January 17, 2009

AYOF: Event Finals, Day 1

Day 1 of the event finals finally saw the host nation win some individual medals, with Emily Little and Britt Greeley going 1-2 in the women's vault final and the Australian men picking up three medals on floor and rings. The Chinese men also got a few medals, including the gold on rings, but it was the Brits who were the most successful nation, picking up two golds, one silver, and one bronze to add to their tally. We'd dearly love to see some videos of their performances now...

Vault winner Emily Little (photo: Stefan Wurzer/Gymnasticsunited)


Chachakid has videos of the women's event finals. Have a look for yourself and see what you think!

The girls had one vault each, and aside from Fu Bo, who did a handspring-piked front, they all chose Yurchenko-entry vaults. Pre-meet favorite Natsumi Sasada threw the only double-twisting Yurchenko in the final, but fell, only to finish fifth. She shared that position with Cui Jie, who sat down on her 1.5-twisting Yurchenko. Cui has a strange twisting technique; she twists very late and very fast. We're not sure whether that is good or bad. Emily Little and Britt Greeley nailed their Yurchenko-1.5s for the gold and silver, respectively. Little is a pretty powerful vaulter; she should be able to upgrade in the future. Japan's Yoshino Taniguchi took the bronze with a clean Yurchenko-full.

1. Emily Little AUS 14.700
2. Britt Greeley AUS 14.450
3. Yoshino Taniguchi JPN 14.150
4. Fu Bo CHN 13.775
5. Cui Jie CHN 13.700
5. Natsumi Sasada JPN 13.700
7. Nicole Hibbert GBR 13.525
8. Lani Hohepa NZL 13.200

Uneven bars
Wu Liufang was easily the most stylish bar worker in the final, with handstands and turns that bear all the hallmarks of the great Chinese school. Unfortunately, her A score was low and she had a problem on her Pak, needing an extra swing to be able to cast to handstand. She ended up finishing fifth. In the end, the gold went to Natsumi Sasada (Tkatchev, jam, full-in dismount), who gave the judges plenty of room for small deductions but not for big ones. Cui Jie finished second with a decent routine that included a Jaeger, Tkatchev and Pak (surprising choice of elements, we know). Nicole Hibbert took the bronze with a routine that was powerful rather than elegant (Tkatchev-Pak combo, big Ray). Hibbert has plenty of difficulty, but will need to work hard on her form.

Apparently this is Natsumi Sasada. Can we have some normal photos now, Mark Nolan of Getty Images?

1. Natsumi Sasada JPN 14.350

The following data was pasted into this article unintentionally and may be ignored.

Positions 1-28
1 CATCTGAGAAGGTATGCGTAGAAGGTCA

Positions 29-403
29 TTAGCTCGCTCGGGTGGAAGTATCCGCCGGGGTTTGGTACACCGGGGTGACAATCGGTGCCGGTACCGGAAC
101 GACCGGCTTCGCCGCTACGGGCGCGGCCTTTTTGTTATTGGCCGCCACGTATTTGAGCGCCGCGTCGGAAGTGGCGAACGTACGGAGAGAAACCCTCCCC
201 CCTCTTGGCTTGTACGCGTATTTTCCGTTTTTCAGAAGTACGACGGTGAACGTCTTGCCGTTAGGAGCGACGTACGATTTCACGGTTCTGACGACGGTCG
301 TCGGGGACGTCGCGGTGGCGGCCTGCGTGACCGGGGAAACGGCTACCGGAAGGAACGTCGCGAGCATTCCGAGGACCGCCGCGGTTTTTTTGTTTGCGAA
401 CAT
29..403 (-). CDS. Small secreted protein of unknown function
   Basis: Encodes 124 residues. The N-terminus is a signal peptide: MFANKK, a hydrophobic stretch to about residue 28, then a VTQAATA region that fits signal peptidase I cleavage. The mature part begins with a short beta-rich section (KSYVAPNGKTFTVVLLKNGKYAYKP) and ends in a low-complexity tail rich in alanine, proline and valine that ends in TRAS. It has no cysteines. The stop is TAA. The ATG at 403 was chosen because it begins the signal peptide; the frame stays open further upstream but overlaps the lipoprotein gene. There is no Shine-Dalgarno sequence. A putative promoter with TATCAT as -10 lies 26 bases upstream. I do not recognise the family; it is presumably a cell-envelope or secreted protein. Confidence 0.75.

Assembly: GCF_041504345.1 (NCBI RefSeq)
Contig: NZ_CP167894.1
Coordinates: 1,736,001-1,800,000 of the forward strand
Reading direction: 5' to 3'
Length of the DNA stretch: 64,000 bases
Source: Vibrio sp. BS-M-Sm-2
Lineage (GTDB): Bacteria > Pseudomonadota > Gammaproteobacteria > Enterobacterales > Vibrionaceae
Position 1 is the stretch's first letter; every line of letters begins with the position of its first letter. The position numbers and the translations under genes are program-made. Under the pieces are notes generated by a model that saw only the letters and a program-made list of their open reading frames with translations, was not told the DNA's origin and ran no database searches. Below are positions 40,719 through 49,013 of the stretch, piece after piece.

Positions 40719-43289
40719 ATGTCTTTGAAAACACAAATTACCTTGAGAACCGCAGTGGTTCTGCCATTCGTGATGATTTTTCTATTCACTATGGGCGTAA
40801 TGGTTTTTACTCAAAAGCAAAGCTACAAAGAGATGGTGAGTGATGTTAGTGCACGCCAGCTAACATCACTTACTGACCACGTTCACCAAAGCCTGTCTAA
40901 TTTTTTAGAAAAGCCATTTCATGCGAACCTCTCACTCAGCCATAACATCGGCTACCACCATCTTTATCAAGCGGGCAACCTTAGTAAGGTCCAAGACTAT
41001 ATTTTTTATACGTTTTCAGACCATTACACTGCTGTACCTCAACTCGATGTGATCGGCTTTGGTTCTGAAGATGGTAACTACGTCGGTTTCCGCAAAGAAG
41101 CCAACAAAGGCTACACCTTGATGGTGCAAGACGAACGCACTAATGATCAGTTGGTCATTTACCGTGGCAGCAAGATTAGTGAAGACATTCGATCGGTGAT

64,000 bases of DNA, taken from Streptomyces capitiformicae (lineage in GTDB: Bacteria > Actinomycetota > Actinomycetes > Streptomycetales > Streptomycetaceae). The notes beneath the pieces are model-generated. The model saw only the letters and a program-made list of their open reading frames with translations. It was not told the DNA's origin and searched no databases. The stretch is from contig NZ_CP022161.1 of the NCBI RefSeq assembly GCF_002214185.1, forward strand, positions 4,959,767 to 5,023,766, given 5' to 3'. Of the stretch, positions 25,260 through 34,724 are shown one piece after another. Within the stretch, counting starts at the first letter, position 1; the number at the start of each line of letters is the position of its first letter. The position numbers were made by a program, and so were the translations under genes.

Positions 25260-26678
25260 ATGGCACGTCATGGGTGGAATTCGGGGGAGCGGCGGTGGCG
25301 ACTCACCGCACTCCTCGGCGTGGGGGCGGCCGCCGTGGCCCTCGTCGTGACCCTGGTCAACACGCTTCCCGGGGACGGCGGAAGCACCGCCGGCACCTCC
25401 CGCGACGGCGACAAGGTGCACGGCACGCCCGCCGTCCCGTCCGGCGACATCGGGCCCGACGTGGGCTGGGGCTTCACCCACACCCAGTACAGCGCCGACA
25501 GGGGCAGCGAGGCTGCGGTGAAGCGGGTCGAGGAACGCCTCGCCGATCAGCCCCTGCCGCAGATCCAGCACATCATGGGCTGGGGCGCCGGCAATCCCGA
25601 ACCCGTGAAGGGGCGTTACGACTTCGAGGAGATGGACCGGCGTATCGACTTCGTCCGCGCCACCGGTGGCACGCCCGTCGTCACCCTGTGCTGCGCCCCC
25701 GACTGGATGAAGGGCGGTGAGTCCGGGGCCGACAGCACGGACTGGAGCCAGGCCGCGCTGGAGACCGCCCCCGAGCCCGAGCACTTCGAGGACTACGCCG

2. Cui Jie CHN 13.925
3. Nicole Hibbert GBR 13.775
4. Yoshino Taniguchi JPN 13.675
5. Wu Liufang CHN 13.225
6. Danusia Francis GBR 13.160
7. Emma Collister AUS 12.276
8. Britt Greeley AUS 12.150


As far as we know, no videos of the men's finals have been uploaded yet, so we can only give you the results.

Floor exercise
1. Reiss Beckford GBR 14.000
2. Sean O'Hara AUS 13.850
3. Luke Wadsworth AUS 13.675
4. Wang Yongchao CHN 13.175
5. Ashley Watson GBR 13.150
6. Hairi Zaid Ahmad Saruji MAS 13.050
7. Liu Zhanteng CHN 12.625
8. Chao Wei San MAS 11.700

Gold medalists Reiss Beckford and Max Whitlock with coach Sergey Sizhanov
(photo: British AYOF site)

Pommel horse
1. Max Whitlock GBR 14.325
2. Sam Oldham GBR 14.050
3. Liu Zhanteng CHN 13.400
4. Luke Wadsworth AUS 13.025
5. Michael Mercieca AUS 12.325
6. Hairi Zaid Admad Saruji 10.900

Still rings
1. Liu Zhanteng CHN 14.200
2. Jayden Bull AUS 13.875
3. Zhu Xiaodong CHN 13.700
4. Sam Oldham GBR 13.650
5. Sean O'Hara AUS 13.025
6. Ashley Watson GBR 12.650

The AYOF gymnastics competition will conclude tomorrow with the remaining event finals.


  1. Wu Liufang did have a release on UB--a straddled Jaeger. I guess her A-score is still relatively low, though.

  2. Oops! You're absolutely right. We'll rectify that mistake in the text. And yeah, we think Wu will have to get some more releases and intricate turns to become a medal contender. Her current routine looks a tad easy, although her form is just beautiful.

  3. Sorry this is unrelated, but could you do a post on Ksenia Semenova if there is any news on how she is recovering from her injury?

  4. Anonymous, we've been keeping an eye out for news on Semyonova, and there hasn't been any lately. We'll definitely post a story when we hear more!

  5. I'm wondering if the Chinese twist later on their vaults on purpose - like Cheng Fei always seems to twist at the last minute (also on her signature the Cheng - I think it was her '06 world championships vault that I noticed it the most - even the commentators said she seems to 'stall' in the air or that she gets so much height she has time too or something)... sorry completely unknowledgable comment from me.

    And not related to anything but is China still 'closed-lip' on the whole Yang Yilin injury? Hope she's okay

  6. It does seem to be a bit of a Chinese thing to go for late twists. But if it helps Cui to learn vaulting like Cheng, we're not complaining!

    There is still no news about Yang Yilin whatsoever. We're not sure what to make of it. We expect some news about the Chinese team after Chinese New Year, when the new additions to the national team will be announced. Hopefully there will be some news on Yang then too.

  7. Hey guys. u do an amzing job so thanks for everything!! :)

    just about the late twist. i believe anonymous is right. and i know of quite a few people who teach the twist late, to encourage the gymnasts to set up and get height first and hence have more time to twist in the last part of the layout. I think it works really well. well the idea of it does. but there are so many wayss out there!! but i think the chinese have tended to use this twist and i know in Australia at least it is being strongly encouraged as well. :)